Film Enthusiast’s Release Report Chronicles Two Decades of Disc, Home Entertainment Industry

It is a statistic perhaps only Ralph Tribbey might notice.

The theatrical-to-disc window of top films would break the 100-day mark for the first time in more than two decades this June.

“On June 12, the 52-week moving average of films grossing $25 million or more at the box office will pierce the 100-day mark for the first time in the 22-year history of the DVD format,” Tribbey wrote in a Special Report edition of the DVD & Blu-ray Release Report that he has been producing for more than two decades.

“That’s the first time that we’ve cracked it,” Tribbey said. “I think that by year-end we could be pushing 95 days.”

It’s a statistic that it particularly important to theatrical distributors that have been under siege from digital services such as Netflix, which has been releasing its films online at the same time they hit theaters. The faster films hit aftermarket distribution, the shorter the time theaters have to capitalize on content income.

“I think digital is driving the marketplace,” Tribbey said, noting there has been a “breakup of traditional distribution patterns.”

Beginning in 2016 the studios collectively began to move things through the pipeline much faster, Tribbey noted.

“They’re squeezing the theatrical to a point where theatrical will be squeezed to the point where it doesn’t make any sense anymore,” he opined.

Tribbey is in a unique position to observe these changes. A native of Los Angeles, after studying economics, he took a job offer as a business analyst for Dun and Bradstreet in San Diego, but soon realized his passion was theatrical exhibition and changed careers. During the early 1970s he worked for Loews Theatres, General Cinema, National Cinema and Great Western Theatres. By 1975 he was running a six-theater chain in partnership with future film producer Steve Lane (The Howling, Lawnmower Man) in San Diego and Orange Counties, which included the arthouse venues, The Strand in Ocean Beach and The Balboa in Newport Beach. During that time, he brought The Rocky Horror Picture Show midnight screenings to San Diego and Orange counties. The chain also operated two first run theaters in Escondido, which Tribbey said proved to be too successful for the larger chains to ignore, as they began building larger theaters and squeezed his independent chain out.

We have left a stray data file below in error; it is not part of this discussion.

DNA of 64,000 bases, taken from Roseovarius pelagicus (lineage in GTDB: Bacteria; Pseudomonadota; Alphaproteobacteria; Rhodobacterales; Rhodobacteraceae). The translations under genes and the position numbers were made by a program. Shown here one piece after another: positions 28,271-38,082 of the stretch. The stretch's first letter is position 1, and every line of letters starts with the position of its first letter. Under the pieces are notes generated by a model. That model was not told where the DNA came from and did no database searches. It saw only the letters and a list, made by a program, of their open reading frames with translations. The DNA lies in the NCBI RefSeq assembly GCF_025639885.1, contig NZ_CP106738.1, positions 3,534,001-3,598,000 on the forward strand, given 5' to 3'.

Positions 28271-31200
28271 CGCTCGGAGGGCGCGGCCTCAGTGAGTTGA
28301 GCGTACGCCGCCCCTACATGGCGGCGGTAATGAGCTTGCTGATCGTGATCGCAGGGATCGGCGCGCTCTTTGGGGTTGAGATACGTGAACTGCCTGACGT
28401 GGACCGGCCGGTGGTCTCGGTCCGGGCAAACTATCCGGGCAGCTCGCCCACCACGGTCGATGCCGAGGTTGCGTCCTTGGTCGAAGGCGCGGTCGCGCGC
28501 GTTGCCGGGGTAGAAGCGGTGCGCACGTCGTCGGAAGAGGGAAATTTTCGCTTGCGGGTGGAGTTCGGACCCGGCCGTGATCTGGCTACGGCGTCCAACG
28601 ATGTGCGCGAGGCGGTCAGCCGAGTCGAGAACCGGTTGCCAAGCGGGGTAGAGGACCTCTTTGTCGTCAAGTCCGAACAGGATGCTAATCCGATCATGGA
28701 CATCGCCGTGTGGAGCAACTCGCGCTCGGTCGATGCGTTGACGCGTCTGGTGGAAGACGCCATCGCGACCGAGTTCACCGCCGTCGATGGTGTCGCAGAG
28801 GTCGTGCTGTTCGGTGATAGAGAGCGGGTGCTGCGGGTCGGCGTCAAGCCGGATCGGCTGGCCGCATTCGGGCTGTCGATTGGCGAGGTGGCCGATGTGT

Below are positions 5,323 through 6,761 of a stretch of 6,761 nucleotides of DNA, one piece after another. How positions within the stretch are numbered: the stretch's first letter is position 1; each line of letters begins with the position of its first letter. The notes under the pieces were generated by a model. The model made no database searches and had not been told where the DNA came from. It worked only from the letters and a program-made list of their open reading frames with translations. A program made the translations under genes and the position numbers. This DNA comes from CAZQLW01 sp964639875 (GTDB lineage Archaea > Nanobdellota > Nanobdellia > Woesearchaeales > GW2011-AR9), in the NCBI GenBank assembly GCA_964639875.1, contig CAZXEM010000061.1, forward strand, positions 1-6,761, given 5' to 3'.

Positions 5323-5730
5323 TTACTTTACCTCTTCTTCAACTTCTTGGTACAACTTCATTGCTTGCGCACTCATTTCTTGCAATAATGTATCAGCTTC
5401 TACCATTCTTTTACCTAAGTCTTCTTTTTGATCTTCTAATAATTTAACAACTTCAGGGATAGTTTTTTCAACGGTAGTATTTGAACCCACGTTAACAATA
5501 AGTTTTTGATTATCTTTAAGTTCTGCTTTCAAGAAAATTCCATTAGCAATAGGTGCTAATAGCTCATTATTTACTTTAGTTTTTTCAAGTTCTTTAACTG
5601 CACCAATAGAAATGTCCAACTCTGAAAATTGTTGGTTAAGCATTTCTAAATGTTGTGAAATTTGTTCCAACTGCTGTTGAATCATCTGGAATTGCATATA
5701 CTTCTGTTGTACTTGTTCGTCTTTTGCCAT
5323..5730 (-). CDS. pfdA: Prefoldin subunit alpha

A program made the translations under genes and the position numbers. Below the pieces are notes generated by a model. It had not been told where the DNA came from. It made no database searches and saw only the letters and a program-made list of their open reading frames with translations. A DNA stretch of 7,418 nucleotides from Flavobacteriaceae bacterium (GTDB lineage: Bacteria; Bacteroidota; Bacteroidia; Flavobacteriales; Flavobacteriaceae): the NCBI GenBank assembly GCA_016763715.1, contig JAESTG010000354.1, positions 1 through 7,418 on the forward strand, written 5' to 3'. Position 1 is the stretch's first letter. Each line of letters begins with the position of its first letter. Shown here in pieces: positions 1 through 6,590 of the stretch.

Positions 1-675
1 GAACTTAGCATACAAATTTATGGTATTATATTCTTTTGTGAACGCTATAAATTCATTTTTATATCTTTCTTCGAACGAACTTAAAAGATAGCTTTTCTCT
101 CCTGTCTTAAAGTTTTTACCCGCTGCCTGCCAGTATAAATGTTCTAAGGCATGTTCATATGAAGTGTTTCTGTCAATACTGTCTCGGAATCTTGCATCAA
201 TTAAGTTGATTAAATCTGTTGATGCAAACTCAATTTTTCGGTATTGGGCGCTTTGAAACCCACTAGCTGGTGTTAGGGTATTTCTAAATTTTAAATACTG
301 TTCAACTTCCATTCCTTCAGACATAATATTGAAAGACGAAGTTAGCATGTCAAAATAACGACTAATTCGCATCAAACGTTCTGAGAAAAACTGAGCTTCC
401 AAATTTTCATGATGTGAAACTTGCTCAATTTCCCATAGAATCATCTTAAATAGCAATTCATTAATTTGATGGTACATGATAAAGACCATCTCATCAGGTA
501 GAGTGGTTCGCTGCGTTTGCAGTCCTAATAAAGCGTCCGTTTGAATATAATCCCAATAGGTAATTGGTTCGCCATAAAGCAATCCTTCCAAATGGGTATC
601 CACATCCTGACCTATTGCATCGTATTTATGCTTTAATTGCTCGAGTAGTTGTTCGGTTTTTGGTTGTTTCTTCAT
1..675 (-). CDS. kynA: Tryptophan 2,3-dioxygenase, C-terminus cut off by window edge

During the period, he opened the second video rental store — after Barry Rosenblat’s Video Library — in the city of San Diego (in a small outlet adjacent to The Strand). This small video retail outlet introduced him to local distributor Herb Fischer and a life-long personal and business relationship followed.

The transition from theatrical exhibition to home entertainment included VP of operations for Jim Lahm’s Orange County-based Video Crossroads, the publishing of close to 100,000 poster-sized newsletters for independent video rental outlets each month, a year and a half as managing editor of American Video Monthly Magazine, the designer and publisher of Coast Video Distribution’s monthly mailer, and marketing for Key Video, a subsidiary of 20th Century-Fox, with Herb Fischer as the president.

As entrepreneur with many hats, he jumped at the chance to take over marketing for Metro-Goldwyn-Mayer’s MGM/UA Home Video label in 1987.  He worked alongside former Sony Pictures Home Entertainment president David Bishop at MGM (1987-1990); he was VP of marketing while Bishop was VP of sales. He left MGM when Kirk Kerkorian sold the company to Giancarlo Parretti.

Following his stint at MGM, he served as SVP of marketing for replicator MediaCopy for three years, followed by marketing consulting positions simultaneously with Cabin Fever Entertainment and Orion Pictures. It was during this period that the DVD format was being developed and Tribbey said it then occurred to him that there might be a business in tracking and reporting on DVD releases and patterns.

Tribbey thought, “Why not track DVD from day one and see how it develops?”

He made up his mind to follow the data when Cabin Fever and Orion were both sold within a 48-hour period. Thus, in 1997 he launched the DVD Release Report (later called the DVD & Blu-ray Release Report to accommodate a new disc format). For 22 years, Tribbey has tracked box office take, disc release dates, retail prices and other data for the home entertainment business.

In the process, he’s noted various changes.

“There was the huge rush from 2000 to 2006 where the format took off,” he said. “Everybody was on board. Everybody was converting their libraries to DVD.”

Then he found that Blu-ray Disc peeked as digital delivery exploded.

Now, manufactured-on-demand discs are beginning to dominate.

“I think this year, we will have more MOD SKUs released than manufactured SKUs,” he said, adding MOD dominates “deep catalog, special interest, foreign-language and obscure titles.”

In his spare time, Tribbey is working on books, including one on the chronological theatrical release history of horror, sci-fi and fantasy films of the 1950s, ‘60s and ‘70s.

“It’s fun,” he said.

But he’s still a big proponent of disc.

“For things that you want to keep, I think hard copy is the way to go,” he said.

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